- Claire Tills
There are countless reasons people write. There are maybe even more reasons people don’t. Twitter is chock full of writers’ woes about the difficulty of writing when they want to, especially when they need to. I want to explore some of the reasons I haven’t written for...quite a while and how I’m going to start powering through.
Lack of urgency
I’m going to start with more positive reason I haven’t been writing, I no longer feel like I need to do it. I launched this site when I was starting my career and was trying to break into infosec. I was also transitioning out of graduate school and needed both a writing and research outlet. The blog was an excellent tool for that but, eventually, I got a job in infosec and I pretty fully transitioned out of the graduate school rhythms. That means there isn’t as much urgency to writing, I don’t feel an extrinsic motivation to write and publish. It’s nice to not have that pressure but it means not a lot of writing gets done.
Writing no longer feels like an outlet
I still love doing research and I miss it but it’s not as much of an instinctual urge as it was immediately after I left graduate school. The need for the creative outlet just isn’t there anymore. I do a lot of writing at work and I’m steeped in infosec topics like I wasn’t in the beginning. It often feels like an extension of work now, instead of a fulfilling exercise, to research and write about infosec at home. It’s a good thing that I have a fulfilling job but it means I don’t have the energy or inclination to write, even when I want to (or feel like I should).
Feeling like I’m “out of ideas”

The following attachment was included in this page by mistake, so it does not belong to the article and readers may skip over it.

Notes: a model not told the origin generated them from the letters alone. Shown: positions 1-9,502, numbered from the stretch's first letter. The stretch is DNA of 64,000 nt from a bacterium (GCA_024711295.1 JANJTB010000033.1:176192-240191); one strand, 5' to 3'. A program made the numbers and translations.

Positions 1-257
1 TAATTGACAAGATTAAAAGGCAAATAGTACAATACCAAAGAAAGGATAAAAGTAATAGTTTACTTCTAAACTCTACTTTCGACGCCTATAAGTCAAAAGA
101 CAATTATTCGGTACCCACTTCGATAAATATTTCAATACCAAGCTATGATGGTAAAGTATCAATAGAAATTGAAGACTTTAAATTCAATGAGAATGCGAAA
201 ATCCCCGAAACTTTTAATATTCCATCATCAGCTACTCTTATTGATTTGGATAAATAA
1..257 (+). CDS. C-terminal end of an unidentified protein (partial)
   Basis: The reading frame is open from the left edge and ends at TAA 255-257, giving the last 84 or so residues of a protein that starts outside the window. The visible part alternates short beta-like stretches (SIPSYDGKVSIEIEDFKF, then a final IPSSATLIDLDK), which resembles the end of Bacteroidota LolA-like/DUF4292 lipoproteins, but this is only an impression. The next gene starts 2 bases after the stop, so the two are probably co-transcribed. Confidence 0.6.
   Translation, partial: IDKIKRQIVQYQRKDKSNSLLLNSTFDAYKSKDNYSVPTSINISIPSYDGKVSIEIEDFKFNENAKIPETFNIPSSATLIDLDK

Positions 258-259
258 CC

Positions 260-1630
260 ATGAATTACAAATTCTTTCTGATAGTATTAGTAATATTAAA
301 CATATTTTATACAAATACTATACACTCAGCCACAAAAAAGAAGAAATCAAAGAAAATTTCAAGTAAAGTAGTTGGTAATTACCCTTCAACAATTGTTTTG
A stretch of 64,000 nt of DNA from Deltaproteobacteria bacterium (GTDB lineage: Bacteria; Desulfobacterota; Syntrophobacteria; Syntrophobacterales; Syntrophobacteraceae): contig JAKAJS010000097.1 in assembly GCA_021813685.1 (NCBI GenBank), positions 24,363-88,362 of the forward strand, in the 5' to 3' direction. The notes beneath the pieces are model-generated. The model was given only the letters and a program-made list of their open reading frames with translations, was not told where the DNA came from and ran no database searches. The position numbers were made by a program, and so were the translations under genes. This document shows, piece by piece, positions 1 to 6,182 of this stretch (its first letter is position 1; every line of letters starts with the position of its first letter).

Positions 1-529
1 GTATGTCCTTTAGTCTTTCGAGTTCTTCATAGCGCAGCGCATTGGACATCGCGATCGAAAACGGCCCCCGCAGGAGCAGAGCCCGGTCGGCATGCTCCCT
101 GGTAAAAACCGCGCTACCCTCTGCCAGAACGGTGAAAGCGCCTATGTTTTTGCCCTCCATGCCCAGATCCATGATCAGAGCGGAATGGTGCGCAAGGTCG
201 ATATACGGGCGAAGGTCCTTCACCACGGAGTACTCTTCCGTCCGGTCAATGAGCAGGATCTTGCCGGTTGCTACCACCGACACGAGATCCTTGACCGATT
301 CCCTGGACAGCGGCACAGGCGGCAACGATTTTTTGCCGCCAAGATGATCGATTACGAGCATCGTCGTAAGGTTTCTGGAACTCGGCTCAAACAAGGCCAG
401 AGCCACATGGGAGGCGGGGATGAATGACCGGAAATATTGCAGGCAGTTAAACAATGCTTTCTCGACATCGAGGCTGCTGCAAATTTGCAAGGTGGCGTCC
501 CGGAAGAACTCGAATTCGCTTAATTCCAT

Based on what I’ve seen and heard, this may be one of the most common reasons people don’t write (or submit conference talks) and, no matter how many times I have argued against it with friends and coworkers, it’s something with which I struggle. Probably a more accurate way to describe it is a lack of inspiration. There hasn’t been anything to quite get me over the hump of writing feeling like an extension of work.
How about some solutions?
The first step is to get a little more regimented. A major tip you hear from a lot of smart people is to set aside time specifically dedicated to whatever task you’ve been putting off. So I’m going to do that. Short and sweet.
On inspiration...I’m going to honestly just lower the bar a little. In graduate school, the wisdom is “a good dissertation is a done dissertation,” (there’s more to it but that’s the main point) and “you can’t edit air.” Get pen to paper, fingers on keys, and words to paper. More importantly. Press the dang publish button. I have three blog posts mostly written from over a year ago and even more that were partially written and never finished. So my main goal is to stop doing that. Writing is important to me and, while quality still matters, I spend enough time at work copy editing and trying to put out something flawless. This is going to be a creative outlet for me and it may be less than perfect, but it’ll be an outlet and not a holding area for unfinished ideas.
Designate specific time to write and get to publishing. That’s the plan. I also want to write more simply, be a little more reactionary and freeform, rather than writing mini research briefs. Keep the pressure down.
I don’t know if this will be helpful to anyone else, hopefully it is but, most importantly, it was helpful to me.